SLSC-experts-visit-whitehouseThe Cherry Blossoms were in full bloom this week in Washington, D.C. as FIU’s researchers briefed the White House and Congress on the emerging threat of Sea Level Rise and administration alumni welcomed Miami-Dade Commission Chairman Jean Monestime to the city.

In advance of President Barack Obama’s visit to the Everglades this week, FIU’s leading environmental researchers met with White House officials to advocate for greater interagency coordination with South Florida research and adaptation partners on the emerging threat of rising tides.

Todd Crowl, FIU’s Southeast Environmental Research Center (SERC) director, and Evelyn Gaiser, School of Environment, Arts and Society (SEAS) interim executive director, were joined by Henry Artigues of the Division of Research as they met with Presidential advisers, including from the Council on Environmental Quality and Office of Science Technology Policy. More information >>

MAST@FIU students team up to raise awareness about sea level rise

mast-students-eyes-on-riseFifty high school students from MAST @ FIU broke up into groups to collect water samples at 12 different monitoring stations along the west coast of the South Beach area on Oct. 9. Their study was part of FIU’s efforts to raise awareness and study sea level rise on King Tide Day, the day each year when tides often lead to massive flooding in Miami Beach and other parts of South Florida.

While the streets remained mostly dry thanks to the success of Miami Beach’s newly-installed pump system, MAST @ FIU students were able to collect water samples from the water being pumped back into the bay for experimentation. More information >>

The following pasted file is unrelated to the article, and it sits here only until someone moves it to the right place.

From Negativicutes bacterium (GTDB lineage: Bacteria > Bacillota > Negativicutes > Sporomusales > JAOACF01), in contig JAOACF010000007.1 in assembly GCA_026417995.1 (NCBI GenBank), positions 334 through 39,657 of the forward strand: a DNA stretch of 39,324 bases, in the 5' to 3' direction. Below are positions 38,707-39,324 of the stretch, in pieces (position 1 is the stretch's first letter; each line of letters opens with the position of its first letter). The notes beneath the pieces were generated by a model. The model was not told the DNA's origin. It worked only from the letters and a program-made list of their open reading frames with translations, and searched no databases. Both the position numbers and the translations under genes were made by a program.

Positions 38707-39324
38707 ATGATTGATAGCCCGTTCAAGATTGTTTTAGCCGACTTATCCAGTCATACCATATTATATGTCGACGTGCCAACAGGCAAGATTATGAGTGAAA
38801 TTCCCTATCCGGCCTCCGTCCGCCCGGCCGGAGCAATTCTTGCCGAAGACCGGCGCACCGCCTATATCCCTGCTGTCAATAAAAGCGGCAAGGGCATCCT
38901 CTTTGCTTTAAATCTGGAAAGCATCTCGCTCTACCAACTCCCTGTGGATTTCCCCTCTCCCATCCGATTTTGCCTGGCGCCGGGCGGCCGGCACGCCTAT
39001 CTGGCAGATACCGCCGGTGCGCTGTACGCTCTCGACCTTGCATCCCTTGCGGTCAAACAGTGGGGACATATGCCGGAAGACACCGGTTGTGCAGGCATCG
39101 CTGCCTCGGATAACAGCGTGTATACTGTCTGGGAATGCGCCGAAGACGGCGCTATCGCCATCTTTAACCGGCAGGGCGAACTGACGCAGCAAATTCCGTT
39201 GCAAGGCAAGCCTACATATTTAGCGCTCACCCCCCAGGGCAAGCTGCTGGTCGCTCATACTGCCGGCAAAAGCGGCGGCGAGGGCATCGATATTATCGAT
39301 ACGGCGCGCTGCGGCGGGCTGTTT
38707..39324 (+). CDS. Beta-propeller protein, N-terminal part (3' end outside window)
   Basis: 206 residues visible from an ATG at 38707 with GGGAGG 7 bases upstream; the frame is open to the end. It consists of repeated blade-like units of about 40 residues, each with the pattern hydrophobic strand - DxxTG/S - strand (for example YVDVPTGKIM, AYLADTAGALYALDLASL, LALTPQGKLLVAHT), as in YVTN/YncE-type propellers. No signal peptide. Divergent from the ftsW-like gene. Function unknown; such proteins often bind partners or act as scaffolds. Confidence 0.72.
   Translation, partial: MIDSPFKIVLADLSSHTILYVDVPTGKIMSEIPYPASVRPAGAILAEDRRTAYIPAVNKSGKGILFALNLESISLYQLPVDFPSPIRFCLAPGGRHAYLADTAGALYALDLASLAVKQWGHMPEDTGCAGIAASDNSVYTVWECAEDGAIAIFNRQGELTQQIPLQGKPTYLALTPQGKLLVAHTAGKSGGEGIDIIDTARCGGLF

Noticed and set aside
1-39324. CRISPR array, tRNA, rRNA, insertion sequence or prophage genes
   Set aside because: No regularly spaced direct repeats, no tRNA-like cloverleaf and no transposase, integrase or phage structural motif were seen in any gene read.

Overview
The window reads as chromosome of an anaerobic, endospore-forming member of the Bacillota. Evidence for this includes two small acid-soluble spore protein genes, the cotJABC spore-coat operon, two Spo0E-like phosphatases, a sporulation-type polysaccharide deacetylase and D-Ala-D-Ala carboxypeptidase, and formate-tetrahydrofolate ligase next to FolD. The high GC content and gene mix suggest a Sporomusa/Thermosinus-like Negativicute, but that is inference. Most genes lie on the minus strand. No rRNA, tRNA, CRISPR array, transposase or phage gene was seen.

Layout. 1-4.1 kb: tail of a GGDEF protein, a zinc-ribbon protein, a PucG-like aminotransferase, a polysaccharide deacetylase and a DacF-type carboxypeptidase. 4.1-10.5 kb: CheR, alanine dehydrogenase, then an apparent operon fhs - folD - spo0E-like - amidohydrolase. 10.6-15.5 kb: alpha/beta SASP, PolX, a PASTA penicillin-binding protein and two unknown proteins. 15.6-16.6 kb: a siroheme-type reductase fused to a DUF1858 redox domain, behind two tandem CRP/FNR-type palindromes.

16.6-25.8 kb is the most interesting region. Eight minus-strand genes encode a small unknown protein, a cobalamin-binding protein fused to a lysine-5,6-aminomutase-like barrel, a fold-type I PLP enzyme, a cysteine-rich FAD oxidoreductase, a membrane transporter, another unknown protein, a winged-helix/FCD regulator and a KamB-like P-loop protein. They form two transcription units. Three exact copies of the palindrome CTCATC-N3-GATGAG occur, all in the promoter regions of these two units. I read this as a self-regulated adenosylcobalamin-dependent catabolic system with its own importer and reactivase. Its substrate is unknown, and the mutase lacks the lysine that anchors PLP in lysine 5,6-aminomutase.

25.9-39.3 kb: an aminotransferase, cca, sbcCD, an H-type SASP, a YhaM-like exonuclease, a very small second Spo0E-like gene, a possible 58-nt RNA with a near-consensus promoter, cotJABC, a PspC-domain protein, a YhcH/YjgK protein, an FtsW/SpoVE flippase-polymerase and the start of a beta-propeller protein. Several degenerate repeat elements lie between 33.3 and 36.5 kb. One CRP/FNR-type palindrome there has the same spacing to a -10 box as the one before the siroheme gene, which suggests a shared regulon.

Todd Crowl to lead FIU’s Southeast Environmental Research Center, focus on sea level rise

CrowlFIU’s Southeast Environmental Research Center (SERC) has a new director Todd Crowl, who has plans to expand the center’s research, education and community engagement initiatives with sea level rise at the top of his priority list.

For more than two decades, SERC has focused on South Florida’s most threatened environments including the Everglades National Park, Biscayne National Park, Big Cypress National Preserve, Florida Keys and other important areas. With more than a dozen researchers at FIU studying the science, politics, economics and tourism implications of sea level rise, an enhanced focus at SERC could have long-term implications for all of Florida.  More information >>

Long-term predictions for Miami sea level rise could come soon

Miami_skylineMiami could know as early as 2020 how high sea levels will rise into the next century, according to a team of international researchers including FIU Earth and Environment Professor Rene Price.

Sea level rise is one of the most certain consequences of climate change. But the speed and long-term height of the rise is one of the great scientific unknowns. Some scientists believe sea level rise is accelerating, some suggest the rate is holding steady, while others are saying it’s actually decelerating. More information >>